Brain power

Sarcasm triggers creativity and abstract thinking

An intriguing study by Huang and Gino has found that the use of sarcasm, like other forms of humour, promotes creativity through increased cognitive processing. They write:

Beyond providing plausible deniability, sarcasm, even sarcastic criticism, can be more humorous and memorable than direct communication, making sarcasm a common form of exchange in the workplace … expressing and receiving sarcasm, regardless of its content, can facilitate creativity by increasing abstract thinking.

On average, people making sarcastic remarks thought they were more humorous than the people who listened to the sarcastic remarks. However Huang and Gino note that “unlike other forms of humor, sarcasm did not seem to predict mood and mood did not drive the effect on creativity”. While sarcasm did increase conflict in teams, the use of sarcasm in teams with high levels of interpersonal trust was found to retain the creative benefits while exhibiting lesser negative effects from conflict.

Construal Level Theory is a theory of psychological distance which predicts that “an event that is increasingly distant on [any] dimensions requires relying more on mental construal and less on direct experience of the event”, regardless of the type of dimension. Simple types of psychological distance relate to time and physical proximity: whether an event is happening in the past, present or future, and whether an event is happening close to an observer or not.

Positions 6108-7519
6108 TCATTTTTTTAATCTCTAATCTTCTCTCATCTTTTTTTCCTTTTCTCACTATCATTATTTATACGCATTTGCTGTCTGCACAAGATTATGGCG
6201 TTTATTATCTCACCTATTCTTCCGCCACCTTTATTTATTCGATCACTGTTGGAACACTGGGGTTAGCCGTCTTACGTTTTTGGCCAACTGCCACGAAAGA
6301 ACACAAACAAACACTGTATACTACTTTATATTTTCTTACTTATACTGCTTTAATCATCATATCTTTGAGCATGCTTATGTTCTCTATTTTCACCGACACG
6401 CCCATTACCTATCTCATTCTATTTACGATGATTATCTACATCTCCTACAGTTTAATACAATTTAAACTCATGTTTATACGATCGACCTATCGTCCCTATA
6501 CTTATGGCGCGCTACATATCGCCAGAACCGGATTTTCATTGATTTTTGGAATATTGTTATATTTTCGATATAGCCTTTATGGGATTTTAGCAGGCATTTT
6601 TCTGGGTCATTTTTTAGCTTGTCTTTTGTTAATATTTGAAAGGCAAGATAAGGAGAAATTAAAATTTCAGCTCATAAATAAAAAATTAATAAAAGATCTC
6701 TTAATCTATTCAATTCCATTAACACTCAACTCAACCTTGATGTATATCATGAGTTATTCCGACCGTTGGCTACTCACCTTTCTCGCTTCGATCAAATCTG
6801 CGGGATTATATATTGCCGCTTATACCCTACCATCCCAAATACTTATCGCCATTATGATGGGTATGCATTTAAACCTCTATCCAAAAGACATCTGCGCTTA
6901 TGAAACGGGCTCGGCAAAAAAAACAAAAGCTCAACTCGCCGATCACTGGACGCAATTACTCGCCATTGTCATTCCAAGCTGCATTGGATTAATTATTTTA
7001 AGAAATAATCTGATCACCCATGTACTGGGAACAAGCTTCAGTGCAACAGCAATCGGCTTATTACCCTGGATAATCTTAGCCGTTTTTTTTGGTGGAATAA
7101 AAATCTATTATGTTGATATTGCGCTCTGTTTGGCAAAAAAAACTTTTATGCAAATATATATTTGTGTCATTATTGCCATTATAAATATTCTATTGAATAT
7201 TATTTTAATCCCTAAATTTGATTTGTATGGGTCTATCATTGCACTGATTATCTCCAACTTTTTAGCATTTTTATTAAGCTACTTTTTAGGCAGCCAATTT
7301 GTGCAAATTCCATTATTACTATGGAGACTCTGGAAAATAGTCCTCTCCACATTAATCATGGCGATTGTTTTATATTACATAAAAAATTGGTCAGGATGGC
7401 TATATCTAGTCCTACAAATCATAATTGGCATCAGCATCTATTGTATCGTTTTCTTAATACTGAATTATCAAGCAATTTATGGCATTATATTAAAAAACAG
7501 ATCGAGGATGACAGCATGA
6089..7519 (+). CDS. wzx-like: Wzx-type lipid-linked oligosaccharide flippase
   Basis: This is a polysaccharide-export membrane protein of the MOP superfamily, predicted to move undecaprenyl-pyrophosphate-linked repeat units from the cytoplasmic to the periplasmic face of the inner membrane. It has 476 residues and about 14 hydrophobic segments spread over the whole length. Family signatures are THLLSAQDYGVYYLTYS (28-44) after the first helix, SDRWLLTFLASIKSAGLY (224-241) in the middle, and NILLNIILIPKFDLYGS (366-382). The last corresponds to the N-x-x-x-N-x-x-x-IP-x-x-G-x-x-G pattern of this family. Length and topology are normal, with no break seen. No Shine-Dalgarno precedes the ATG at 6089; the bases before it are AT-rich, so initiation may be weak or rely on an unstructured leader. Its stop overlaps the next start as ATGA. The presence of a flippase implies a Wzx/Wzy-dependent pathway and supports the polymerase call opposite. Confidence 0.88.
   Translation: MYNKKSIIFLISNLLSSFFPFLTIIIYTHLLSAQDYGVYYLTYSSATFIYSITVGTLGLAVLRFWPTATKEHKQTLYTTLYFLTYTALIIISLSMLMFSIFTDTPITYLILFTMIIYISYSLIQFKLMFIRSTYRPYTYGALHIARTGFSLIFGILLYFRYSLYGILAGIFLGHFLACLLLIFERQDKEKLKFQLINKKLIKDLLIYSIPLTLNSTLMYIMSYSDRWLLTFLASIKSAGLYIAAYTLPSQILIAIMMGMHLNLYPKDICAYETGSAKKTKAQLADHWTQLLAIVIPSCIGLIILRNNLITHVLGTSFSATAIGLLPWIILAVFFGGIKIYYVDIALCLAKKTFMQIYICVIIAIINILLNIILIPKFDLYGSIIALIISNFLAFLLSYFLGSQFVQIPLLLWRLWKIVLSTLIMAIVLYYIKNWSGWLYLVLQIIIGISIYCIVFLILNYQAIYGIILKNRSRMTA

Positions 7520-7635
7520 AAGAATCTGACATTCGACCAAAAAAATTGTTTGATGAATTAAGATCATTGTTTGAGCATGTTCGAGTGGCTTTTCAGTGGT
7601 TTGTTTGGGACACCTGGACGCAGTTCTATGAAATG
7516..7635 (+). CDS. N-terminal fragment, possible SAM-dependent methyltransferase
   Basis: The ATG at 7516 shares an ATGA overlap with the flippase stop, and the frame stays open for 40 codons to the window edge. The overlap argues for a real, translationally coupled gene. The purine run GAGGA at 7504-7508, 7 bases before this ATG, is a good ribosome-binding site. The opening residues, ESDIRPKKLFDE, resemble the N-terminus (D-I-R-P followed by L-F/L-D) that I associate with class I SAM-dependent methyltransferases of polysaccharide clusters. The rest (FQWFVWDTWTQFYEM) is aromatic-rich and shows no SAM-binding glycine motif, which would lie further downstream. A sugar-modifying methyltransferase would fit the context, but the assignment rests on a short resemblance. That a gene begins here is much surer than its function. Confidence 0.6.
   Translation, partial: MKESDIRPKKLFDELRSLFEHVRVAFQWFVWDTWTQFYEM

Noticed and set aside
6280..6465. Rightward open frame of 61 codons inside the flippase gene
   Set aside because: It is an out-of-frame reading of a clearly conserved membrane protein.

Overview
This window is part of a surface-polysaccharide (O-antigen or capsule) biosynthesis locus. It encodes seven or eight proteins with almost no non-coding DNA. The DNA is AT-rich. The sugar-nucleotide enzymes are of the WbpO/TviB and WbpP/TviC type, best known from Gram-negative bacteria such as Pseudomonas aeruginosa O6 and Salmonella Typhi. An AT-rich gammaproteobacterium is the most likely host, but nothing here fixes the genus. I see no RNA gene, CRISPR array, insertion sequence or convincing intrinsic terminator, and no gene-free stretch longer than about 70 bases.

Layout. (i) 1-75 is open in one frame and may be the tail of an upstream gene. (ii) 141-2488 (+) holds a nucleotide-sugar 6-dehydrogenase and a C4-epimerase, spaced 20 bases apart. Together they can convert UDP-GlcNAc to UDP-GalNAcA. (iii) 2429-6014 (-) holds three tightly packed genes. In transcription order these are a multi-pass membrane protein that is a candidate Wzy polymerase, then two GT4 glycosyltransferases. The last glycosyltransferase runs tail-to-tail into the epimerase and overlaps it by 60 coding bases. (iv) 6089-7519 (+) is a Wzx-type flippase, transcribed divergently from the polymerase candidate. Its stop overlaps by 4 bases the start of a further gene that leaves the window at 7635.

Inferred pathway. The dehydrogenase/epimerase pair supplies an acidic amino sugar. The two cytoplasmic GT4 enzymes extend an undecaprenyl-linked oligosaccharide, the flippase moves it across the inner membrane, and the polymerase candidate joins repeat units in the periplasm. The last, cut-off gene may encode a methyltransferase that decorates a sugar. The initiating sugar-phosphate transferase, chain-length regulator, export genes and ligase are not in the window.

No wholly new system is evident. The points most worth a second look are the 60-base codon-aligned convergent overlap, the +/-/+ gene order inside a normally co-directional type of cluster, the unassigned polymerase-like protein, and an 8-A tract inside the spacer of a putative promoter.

In short, low psychological distance – ie a more direct experience of an event – leads to a more emotionally driven response (affective reasoning). As psychological distance increases, people to respond less with their gut and more with their brain. Greater cognitive effort increases abstract reasoning and in turn the generation of novel responses.

Huang and Gino propose that sarcasm is just another way to increase psychological distance. regardless of whether an event is in the past or future, or located a substantial physical distance away from the thinker, each is observed to have a similar psychological distance.

The strategic understanding and deployment of methods to alter psychological distance is important in predicting individual responses and consequent shifts in organisational dynamics. As such, humour and sarcasm are useful tools in modifying these outcomes.

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Stephen Bounds

Stephen Bounds is an Information and Knowledge Management Specialist with a wide range of experience across the government and private sectors. As founding editor of RealKM and Executive, Information Management at Cordelta, Stephen provides clear strategic thinking along with a hands-on approach to help organisations successfully develop and implement modern information systems.
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